NAILTA issued a letter to Fed Reserve Chairman Ben Bernanke in support of the Federal Reserve Board’s definition of the term “affiliate” as a single person for the purposes of the loan originator compensation rule set forth in Regulation Z.  Click above for more details.


Recently, NAILTA became aware of comments that were filed by various real estate related trade associations[1] contesting the Federal Reserve Board of Governors’ final rule regarding loan originator compensation practices[2] and, in particular, the definitions of the terms “affiliate” and “third party charges” therein.  The trade associations argue that the Federal Reserve (the Board) interpretation of those important terms would cause “irreparable injury to the various members of [their] associations, to competition in the marketplace and to consumers if adopted.”[3]


Ironically, NAILTA believes it is these same trade associations, through their business affiliations, who have stifled competition in the real estate settlement marketplace, eliminated healthy competition and stymied consumer choice when it comes to the selection of a real estate settlement service provider.  Since the 1980’s, each of the trade associations who authored the February 28th correspondence have benefitted from a coordinated effort to consolidate and steer the services of all real estate settlement providers, including title insurance, to one source called a “one-stop shop” in the hopes of dominating local, regional and national real estate service markets.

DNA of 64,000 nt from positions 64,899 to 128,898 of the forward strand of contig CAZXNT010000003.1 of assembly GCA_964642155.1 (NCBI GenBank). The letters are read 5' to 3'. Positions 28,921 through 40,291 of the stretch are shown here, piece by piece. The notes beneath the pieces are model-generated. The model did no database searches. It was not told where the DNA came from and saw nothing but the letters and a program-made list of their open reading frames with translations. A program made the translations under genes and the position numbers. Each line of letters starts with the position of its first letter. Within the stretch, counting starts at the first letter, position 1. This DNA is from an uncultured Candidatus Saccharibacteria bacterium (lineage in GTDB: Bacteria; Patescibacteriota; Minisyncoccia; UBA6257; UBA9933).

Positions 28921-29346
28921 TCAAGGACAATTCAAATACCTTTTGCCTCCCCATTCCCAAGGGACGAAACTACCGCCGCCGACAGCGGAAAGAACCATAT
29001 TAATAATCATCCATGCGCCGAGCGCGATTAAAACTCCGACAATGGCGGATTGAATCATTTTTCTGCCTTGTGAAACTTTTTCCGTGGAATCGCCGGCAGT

As a byproduct of this process, real estate firms, mortgage companies and banks have stretched out into all areas of the real estate settlement service field in an attempt to consolidate such services as title insurance, surveying, mortgage origination, homeowner’s insurance, and appraisals into their “one-stop shops.”  The trade associations now believe that the Board’s new prohibitions concerning dual source compensation will prevent current and further consolidation efforts.  They even argue that such a rule would harm consumers and competition alike.


NAILTA rejects the CBA trade association argument that the rule harms consumers or competition and advises the Board to do the same.  Even by their own data, consumers lack an understanding of what “one-stop shops” are and an overwhelming majority of consumers do not believe there is any real benefit to using one.[4]  Further, NAILTA members can provide the Board with a plethora of national examples of actual anti-competitive market practices perpetrated by the trade associations and their members in real estate transactions across the United States; whether from strong-arm steering of consumers to their affiliate “one-stop shops” or by referral sources unilaterally preventing independent real estate service providers from acting as real estate settlement mediums.


NAILTA supports the Board’s definition of the term “affiliate” as a single person for the purposes of the loan originator compensation rule set forth in Regulation Z.[5]  Affiliated business arrangements, as found within the title insurance industry, which consist of co-ownership of a title insurance entity by a referral source (i.e. a bank, a mortgage company, a homebuilder, or a real estate firm) and a title insurance agency are by their own definition a single entity.  After all, the corresponding trade associations refer to the “affiliate” as a “one-stop” shop.  Treating them differently for purposes of the Board rule ignores their own intent – a single location for all real estate settlement services.